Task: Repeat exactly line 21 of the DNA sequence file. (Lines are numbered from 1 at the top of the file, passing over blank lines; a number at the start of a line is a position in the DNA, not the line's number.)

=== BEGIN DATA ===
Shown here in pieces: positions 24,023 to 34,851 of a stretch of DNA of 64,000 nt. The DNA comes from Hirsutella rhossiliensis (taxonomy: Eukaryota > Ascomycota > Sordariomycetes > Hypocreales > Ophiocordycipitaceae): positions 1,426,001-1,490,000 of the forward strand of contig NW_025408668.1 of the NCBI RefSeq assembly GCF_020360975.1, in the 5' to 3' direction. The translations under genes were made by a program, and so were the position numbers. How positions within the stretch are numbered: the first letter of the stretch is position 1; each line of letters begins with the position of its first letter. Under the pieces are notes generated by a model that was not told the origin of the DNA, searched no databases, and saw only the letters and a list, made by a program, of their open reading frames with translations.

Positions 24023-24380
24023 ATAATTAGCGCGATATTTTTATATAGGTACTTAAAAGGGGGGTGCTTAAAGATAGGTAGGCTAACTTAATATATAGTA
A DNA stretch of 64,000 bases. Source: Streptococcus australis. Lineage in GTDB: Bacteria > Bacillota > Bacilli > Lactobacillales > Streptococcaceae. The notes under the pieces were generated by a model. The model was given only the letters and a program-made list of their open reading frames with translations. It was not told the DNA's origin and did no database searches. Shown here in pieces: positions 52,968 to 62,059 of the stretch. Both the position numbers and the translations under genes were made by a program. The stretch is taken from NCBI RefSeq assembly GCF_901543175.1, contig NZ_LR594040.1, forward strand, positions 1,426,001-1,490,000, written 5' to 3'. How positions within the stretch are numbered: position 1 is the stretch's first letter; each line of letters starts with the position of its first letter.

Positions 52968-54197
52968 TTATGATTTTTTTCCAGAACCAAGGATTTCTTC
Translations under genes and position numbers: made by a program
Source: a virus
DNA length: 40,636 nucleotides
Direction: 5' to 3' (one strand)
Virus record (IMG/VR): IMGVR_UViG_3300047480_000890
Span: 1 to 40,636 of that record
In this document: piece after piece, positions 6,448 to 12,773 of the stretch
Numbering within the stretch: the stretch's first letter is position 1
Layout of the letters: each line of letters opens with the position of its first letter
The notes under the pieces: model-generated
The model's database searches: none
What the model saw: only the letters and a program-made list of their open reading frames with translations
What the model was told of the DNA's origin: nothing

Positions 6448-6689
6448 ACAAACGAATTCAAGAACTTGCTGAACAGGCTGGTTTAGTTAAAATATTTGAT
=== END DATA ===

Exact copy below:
6448 ACAAACGAATTCAAGAACTTGCTGAACAGGCTGGTTTAGTTAAAATATTTGAT